Hyacinths in January


In “The News from Lake Woebegone” last night Garrison Keillor is complaining about the lack of a cold winter in Minnesota because it is diluting Minnesota’s claim to uniqueness as an extremely cold place. Garrison Keillor is a progressive. Yet he does not mention climate change in this monologue. Why? Does he think he does not have a progressive or intelligent audience? He has “come out” in his book, Home Grown Democrat. So what’s the problem? Denial, I think; for Garrison is a Romantic.

Last Sunday, 1.25.15, I walked outside and noticed that my hyacinths were blooming. Today I saw that the ceanothus have started blooming. They have always reliably bloomed at Ostara, or Easter. The hills are covered in that astounding spring green that makes one think of Japan. Wild flowers are blooming in the forest, blue and white and lavender, and those dark red Indian paintbrushes. All two months early. But we have not had rain since before Yule, nor are we likely to. So this is a gorgeous intermission in our drought, which will reassert itself in a week or two or four.

This is the fourth year of California drought. History tells me that this part of Northern California was a desert a thousand years ago. It is returning to desert, it seems. I used to worry that an earthquake would carve us adrift. Now I think we will dry out like a scab in this dry, dry world. Already trees are dying—the oaks, of course, from Sudden Oak Death (names help so much, even if they mean nothing)—the bays and madrones who have shallow roots. I live in a forest that is becoming a mausoleum, with hyachinths.

James Lovelock said that country people would have no problem understanding that something is going wrong. I am amazed that the public discourse still ranks climate change in the double digits as a concern. Yes, Virginia, there are still deniers. Paradoxically, some people in the northeast of the United States who are getting hard freezes and hard snow use this as evidence that there is no climate change. It’s cold, isn’t it? And wasn’t this called “global warming”? So clearly it is not happening in Massachusetts or New Hampshire. If anything, it’s “global colding.” Snow in huge quantities, black ice. Somehow this is a comfort to some folk who take it as evidence that climate change is not real. How weird, when you think about it.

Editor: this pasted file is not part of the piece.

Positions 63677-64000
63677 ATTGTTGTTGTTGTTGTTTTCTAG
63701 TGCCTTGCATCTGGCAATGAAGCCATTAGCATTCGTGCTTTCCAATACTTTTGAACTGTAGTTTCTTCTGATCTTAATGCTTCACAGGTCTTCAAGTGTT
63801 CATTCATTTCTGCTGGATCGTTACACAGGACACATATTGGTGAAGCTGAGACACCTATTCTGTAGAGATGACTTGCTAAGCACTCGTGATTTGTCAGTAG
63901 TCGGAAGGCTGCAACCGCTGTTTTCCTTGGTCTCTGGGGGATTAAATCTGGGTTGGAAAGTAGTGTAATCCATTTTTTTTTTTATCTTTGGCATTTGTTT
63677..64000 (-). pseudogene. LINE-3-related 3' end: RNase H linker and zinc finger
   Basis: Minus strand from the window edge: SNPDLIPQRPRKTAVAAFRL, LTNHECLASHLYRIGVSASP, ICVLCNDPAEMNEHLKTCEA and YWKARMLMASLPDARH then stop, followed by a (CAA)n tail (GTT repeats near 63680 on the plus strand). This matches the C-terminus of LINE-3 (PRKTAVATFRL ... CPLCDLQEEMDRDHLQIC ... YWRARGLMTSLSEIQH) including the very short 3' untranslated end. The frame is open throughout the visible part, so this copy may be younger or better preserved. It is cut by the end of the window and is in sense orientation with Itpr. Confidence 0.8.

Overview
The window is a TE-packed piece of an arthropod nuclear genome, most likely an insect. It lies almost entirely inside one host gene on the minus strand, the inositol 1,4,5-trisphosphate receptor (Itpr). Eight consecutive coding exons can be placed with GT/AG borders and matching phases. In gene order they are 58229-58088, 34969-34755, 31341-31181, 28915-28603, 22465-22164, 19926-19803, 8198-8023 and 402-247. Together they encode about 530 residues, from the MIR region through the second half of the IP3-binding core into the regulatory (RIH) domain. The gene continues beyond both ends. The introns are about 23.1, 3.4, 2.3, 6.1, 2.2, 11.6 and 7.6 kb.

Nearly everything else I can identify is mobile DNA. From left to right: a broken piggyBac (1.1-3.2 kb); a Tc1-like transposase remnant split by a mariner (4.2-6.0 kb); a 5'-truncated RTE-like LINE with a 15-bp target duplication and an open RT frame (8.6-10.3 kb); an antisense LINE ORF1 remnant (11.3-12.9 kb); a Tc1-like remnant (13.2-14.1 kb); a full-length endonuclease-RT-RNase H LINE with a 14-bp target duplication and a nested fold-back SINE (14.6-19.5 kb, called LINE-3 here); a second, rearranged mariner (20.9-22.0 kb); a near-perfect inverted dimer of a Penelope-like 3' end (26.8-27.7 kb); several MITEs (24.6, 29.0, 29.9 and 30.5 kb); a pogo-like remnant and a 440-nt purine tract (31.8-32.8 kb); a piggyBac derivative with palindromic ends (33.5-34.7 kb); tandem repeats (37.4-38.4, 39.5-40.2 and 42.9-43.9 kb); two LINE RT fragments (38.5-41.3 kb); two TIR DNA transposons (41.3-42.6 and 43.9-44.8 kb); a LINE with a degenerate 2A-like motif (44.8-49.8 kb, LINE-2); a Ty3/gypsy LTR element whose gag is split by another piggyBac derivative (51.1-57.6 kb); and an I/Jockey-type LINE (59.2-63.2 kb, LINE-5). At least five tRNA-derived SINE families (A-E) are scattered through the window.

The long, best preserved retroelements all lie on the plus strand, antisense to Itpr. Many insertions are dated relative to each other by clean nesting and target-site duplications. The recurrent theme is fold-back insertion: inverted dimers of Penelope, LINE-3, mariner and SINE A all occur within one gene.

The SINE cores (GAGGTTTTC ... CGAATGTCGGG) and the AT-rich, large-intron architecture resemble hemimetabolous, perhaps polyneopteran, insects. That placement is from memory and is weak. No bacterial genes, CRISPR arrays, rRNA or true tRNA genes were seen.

It’s happening so much faster than expected. When I wake up at midnight in despair from dream after dream of how our Earth is being transformed by the self-centered capitalists who control our energy economy, I go outside. I take my flashlight. I walk across shards from Rob’s log-chopping, logs that won’t be used in any fire now. I turn the flashlight on the hyacinth, dropping to my knees, and smell its immediate beauty. In the present it is a momentary luxury. When it is Just Now, I breathe it in with deep pleasure. But I do not forget what is going on. I can’t.

Looking at the government of the United States, such as it is or may be, we can’t expect change to be mandated soon enough to save our Earth and the hundreds of species that are disappearing daily. We cannot trust the Captains of Industry (excepting folks like Elon Muck, Time Cook, and most recently Mark Zuckerberg) to have anything but greed and a two-year plan. Zuckerberg, in a swift turn toward maturity and wisdom, answered an investor who questioned his plans to help expand internet access in Africa with the lovely statement, “if you don’t like it, invest in someone else.” This is a turnabout of power that we should encourage, but it is very, very far from enough. The hyacinths are blooming in January. The natural world that keeps our souls alive is changing.

I am sixty-four years old. I am ready to take to the streets. Is anyone joining me? Would I be all alone, me and my hyacinth, with a little sign that reads “For Goddess’ sake pay attention to climate change”? Or should we say “scale back now for Earth’s tomorrow”? This is not a capitalist perspective—although it should be when you do the economics—but it is a deeply human one. We beg our masters to see farther than today, And if that doesn’t work, we must demand. It is the calling and responsibility of our generation.

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